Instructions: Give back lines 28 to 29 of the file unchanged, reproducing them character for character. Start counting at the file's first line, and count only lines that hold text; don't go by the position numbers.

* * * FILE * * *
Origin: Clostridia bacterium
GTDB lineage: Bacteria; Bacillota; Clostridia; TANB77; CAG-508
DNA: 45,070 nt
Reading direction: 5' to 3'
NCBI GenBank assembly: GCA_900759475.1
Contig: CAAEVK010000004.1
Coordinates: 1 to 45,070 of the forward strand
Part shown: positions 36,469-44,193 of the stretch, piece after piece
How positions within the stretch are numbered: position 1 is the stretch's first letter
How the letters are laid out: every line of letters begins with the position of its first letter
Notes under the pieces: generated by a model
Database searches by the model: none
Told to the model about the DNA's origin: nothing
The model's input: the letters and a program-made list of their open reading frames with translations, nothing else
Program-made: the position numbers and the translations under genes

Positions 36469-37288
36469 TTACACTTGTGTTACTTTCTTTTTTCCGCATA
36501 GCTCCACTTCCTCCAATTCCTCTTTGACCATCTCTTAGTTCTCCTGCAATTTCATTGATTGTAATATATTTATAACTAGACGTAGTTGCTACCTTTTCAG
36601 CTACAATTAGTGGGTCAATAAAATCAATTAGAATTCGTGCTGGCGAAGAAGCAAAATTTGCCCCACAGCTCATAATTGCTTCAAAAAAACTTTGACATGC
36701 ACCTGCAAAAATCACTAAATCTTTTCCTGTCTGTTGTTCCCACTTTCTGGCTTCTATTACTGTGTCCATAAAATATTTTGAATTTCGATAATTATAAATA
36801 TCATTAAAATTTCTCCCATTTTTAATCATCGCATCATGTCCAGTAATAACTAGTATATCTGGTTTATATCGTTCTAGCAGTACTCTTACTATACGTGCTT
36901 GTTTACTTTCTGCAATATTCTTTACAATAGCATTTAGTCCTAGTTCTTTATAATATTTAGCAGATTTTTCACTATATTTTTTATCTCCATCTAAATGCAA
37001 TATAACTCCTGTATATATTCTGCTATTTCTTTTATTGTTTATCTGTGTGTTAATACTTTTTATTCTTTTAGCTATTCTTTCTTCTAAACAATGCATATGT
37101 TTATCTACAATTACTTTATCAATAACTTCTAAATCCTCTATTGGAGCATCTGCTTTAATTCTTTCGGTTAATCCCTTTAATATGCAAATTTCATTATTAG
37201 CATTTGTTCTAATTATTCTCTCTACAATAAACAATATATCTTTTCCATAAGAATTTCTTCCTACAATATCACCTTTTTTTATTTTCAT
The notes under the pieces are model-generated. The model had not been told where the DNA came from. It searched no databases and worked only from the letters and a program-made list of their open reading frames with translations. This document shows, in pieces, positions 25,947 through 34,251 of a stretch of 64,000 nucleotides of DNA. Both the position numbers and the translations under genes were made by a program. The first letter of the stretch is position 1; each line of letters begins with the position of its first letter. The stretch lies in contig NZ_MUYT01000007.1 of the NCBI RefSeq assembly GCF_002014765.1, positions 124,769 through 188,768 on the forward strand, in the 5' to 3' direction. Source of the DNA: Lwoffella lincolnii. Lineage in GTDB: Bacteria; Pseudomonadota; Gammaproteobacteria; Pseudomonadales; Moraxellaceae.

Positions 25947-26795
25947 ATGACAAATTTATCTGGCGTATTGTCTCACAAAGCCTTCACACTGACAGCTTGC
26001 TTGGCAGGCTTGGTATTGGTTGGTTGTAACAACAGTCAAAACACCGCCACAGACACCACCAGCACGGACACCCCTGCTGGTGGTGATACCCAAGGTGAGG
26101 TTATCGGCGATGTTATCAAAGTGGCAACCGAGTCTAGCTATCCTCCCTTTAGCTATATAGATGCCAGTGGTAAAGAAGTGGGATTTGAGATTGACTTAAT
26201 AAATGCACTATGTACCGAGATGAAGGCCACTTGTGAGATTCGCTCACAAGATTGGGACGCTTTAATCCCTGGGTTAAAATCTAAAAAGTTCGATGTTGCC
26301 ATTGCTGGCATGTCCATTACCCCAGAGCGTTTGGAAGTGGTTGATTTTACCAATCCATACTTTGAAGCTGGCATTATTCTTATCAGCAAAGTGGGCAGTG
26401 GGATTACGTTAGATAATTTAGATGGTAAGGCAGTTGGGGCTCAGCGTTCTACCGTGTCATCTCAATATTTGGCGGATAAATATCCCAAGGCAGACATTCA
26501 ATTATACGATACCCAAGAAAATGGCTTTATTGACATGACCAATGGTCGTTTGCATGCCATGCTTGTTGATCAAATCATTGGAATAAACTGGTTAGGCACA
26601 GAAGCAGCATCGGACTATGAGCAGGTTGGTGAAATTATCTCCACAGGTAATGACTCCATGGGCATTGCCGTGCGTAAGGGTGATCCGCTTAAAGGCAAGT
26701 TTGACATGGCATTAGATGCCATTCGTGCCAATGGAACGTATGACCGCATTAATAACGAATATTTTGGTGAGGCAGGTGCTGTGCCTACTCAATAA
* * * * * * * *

25947 ATGACAAATTTATCTGGCGTATTGTCTCACAAAGCCTTCACACTGACAGCTTGC
26001 TTGGCAGGCTTGGTATTGGTTGGTTGTAACAACAGTCAAAACACCGCCACAGACACCACCAGCACGGACACCCCTGCTGGTGGTGATACCCAAGGTGAGG